I nearly fell off a treadmill. I wanted to be way fitter than I was. I was
in denial, and when I couldn’t keep up my set pace, even when I began
walking backwards, instead of stepping off and setting realistic goals I
did something that all of us in this country have started to do. Close my
eyes. Go into denial sleepwalk. I fell off, to my great humiliation.
is a national characteristic, a necessary drug along with innumerable
holidays, chutney, carnival and cricket.
agree we have reasons to sleepwalk. That we keep our eyes closed for fear
that they will be gouged out. We are traumatised by crime, our murder rate
is racing so fast it will pass Jamaica’s to be number one in the world.
I admit we can’t do anything about a country in which an explosive goes
off down town and a jokey police helicopter destroys the evidence and our
Minister of National Security goes on paternity leave and the Prime
Minister doesn’t respond for days.
admit we look at Great Britain with envy because even after this second
terror scare last week, Tony Blair was able to say with confidence to the
world, in the presence of the Australian Premier, that the emergency and
police services were in control. The impressed Australian Premier, Mr
Howard, was confident enough to invite the British Emergency services to
Australia to advise his own people
agree we never see that kind of statesmanship here. I agree that we are
helpless because in the midst of a hurricane season nobody knows what to
do if one strikes here.
there’s other stuff we can do something about.
should we do, (we cry like a people who’ve had our eyes gouged out) when
a doctor shows up eight hours after the appointed hour of the operation,
while we discover that a grocery has sold us stale food?
to back out
to do about medical staff who, instead of educating the public or their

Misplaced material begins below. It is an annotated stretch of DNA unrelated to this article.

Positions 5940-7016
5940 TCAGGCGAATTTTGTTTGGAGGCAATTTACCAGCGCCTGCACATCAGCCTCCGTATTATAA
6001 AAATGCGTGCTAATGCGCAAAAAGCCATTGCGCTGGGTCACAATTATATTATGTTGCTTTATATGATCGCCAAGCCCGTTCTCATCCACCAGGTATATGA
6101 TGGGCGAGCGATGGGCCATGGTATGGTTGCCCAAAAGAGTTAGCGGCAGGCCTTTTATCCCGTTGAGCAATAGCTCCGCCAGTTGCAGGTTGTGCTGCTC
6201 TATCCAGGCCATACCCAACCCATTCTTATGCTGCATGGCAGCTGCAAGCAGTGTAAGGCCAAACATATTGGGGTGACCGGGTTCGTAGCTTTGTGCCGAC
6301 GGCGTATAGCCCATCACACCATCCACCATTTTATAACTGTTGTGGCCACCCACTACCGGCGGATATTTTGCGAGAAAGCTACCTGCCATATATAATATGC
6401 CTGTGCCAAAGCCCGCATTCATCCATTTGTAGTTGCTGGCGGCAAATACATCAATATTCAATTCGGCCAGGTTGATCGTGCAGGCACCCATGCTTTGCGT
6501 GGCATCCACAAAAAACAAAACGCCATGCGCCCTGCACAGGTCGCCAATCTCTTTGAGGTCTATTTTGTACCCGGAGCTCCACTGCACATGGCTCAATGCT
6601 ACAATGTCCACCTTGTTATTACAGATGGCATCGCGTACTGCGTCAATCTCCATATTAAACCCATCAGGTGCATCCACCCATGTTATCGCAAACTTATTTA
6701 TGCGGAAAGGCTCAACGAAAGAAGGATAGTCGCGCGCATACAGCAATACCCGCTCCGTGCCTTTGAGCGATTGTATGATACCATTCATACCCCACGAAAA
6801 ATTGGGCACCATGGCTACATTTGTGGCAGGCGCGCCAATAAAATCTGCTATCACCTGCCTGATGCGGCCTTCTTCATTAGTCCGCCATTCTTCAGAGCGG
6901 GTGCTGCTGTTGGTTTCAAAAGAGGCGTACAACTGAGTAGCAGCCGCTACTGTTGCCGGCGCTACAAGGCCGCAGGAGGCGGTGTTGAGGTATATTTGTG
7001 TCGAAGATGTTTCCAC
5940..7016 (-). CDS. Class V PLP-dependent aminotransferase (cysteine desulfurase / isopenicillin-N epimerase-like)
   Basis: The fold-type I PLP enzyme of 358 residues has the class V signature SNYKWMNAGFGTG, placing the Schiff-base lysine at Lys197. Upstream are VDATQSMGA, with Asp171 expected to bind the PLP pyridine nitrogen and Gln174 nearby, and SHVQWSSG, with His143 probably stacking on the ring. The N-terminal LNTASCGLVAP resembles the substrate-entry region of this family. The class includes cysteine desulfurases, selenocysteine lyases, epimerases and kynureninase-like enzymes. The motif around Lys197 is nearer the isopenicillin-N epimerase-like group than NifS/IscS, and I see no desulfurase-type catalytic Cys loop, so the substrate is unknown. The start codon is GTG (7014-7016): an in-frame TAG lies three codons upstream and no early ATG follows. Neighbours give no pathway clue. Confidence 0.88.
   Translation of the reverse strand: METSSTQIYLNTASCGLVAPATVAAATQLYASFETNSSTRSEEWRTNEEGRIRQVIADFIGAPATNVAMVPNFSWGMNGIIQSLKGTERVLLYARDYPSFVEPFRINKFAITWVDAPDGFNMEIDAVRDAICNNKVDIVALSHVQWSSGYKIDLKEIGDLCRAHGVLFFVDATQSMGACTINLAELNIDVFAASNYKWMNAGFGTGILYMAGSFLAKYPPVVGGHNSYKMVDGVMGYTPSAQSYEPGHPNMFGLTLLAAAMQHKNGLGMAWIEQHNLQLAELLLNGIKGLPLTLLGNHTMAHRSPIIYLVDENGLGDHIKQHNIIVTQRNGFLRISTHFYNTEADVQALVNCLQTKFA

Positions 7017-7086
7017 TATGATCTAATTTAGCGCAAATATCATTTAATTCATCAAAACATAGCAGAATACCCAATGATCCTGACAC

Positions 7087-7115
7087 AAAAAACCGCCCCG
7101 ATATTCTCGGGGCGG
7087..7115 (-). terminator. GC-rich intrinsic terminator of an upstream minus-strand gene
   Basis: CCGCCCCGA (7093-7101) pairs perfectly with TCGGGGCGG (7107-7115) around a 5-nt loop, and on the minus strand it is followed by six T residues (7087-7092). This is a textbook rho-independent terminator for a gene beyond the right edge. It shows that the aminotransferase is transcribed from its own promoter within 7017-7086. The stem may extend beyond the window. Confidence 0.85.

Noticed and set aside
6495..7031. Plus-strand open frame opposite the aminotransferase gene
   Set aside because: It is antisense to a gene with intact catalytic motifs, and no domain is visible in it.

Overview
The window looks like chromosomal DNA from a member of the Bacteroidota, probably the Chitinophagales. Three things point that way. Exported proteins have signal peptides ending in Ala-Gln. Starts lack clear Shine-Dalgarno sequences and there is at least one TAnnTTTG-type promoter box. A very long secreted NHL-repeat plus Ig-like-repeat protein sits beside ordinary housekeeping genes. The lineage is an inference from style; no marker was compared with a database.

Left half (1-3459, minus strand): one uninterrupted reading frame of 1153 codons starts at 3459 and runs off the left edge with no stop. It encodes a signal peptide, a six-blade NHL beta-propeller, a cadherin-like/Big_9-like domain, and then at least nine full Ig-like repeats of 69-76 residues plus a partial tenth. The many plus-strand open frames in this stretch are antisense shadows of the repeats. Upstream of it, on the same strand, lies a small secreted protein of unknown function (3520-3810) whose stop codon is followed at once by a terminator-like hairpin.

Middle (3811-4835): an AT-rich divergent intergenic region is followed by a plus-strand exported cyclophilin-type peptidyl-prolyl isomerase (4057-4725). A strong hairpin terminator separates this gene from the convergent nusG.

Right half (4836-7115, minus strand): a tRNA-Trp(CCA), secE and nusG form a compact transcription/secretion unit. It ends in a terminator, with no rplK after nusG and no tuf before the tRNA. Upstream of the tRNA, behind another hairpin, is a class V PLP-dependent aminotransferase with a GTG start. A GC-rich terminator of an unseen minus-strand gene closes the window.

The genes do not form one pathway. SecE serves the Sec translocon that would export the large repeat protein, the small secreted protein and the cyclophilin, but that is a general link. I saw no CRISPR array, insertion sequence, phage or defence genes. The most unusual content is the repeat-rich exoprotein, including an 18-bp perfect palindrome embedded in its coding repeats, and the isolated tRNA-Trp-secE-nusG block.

patients on the relationship between the sugar and starch diabetics eat,
and the amputation, and the fat and carbs cardiac patients consume and
heart disease actually stock junk, tacitly encourage disease?
do we do when keeping vigil over an ill relative in the waiting rooms of
medical institutions, we find only sugar, salt and fat-filled products for
sale, products, chocolate, candy, chips, that bring us there in the first
should we do when a doctor tells a patient and his family gathered about
him moments before he is being wheeled into surgery that he might not make
it, that he could still back out, that he still has a chance to jump off
(after being prepped, while lying in a flat vulnerable state—not the day
before when he was in a suit and could speak man-to-man with the doctor)?
should we do, when the plumber, electrician, mechanic, says he will be at
your house at 9 am and doesn’t show up and doesn’t call. What should
we do when a boss “forgets” that he made an appointment? What should
we do when people in authority, who own something, who have the power to
hire and fire, who have vital skills—from medical to plumbing—act
can open our eyes, stop being doormats, cowards who cuss in private and
fight for what we pay for and make people accountable with the collective
power of our purses, our purchasing power. If prices go up on necessities,
like flour, stop buying. Eat rice. Walk out of doctors’ offices if they
keep you waiting endlessly, contact the supervisors in medical
institutions, and demand healthy food, return stale food, soiled goods to
retailers, question doctors and demand respect with their service, call
bosses of people in service industries and demand time keeping, or refuse
to use their services again if they are unreliable.
these are tiny steps, but at least your eyes are open, you’re walking
forwards, not falling off blinded, the treadmill.
the corbeaux circle. Open your eyes. Now shoo them away. Sign the petition